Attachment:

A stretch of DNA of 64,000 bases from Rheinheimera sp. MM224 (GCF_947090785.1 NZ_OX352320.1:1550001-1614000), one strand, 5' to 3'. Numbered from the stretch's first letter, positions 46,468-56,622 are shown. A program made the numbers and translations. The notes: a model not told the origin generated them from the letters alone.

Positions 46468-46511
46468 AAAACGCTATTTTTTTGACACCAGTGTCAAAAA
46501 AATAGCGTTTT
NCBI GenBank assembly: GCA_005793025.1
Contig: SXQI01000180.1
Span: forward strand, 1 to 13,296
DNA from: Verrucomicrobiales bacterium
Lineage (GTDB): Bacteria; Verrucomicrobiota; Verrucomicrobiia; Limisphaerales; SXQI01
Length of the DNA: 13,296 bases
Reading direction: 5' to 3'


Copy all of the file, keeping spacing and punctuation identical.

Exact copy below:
A stretch of DNA of 64,000 bases from Rheinheimera sp. MM224 (GCF_947090785.1 NZ_OX352320.1:1550001-1614000), one strand, 5' to 3'. Numbered from the stretch's first letter, positions 46,468-56,622 are shown. A program made the numbers and translations. The notes: a model not told the origin generated them from the letters alone.

Positions 46468-46511
46468 AAAACGCTATTTTTTTGACACCAGTGTCAAAAA
46501 AATAGCGTTTT
NCBI GenBank assembly: GCA_005793025.1
Contig: SXQI01000180.1
Span: forward strand, 1 to 13,296
DNA from: Verrucomicrobiales bacterium
Lineage (GTDB): Bacteria; Verrucomicrobiota; Verrucomicrobiia; Limisphaerales; SXQI01
Length of the DNA: 13,296 bases
Reading direction: 5' to 3'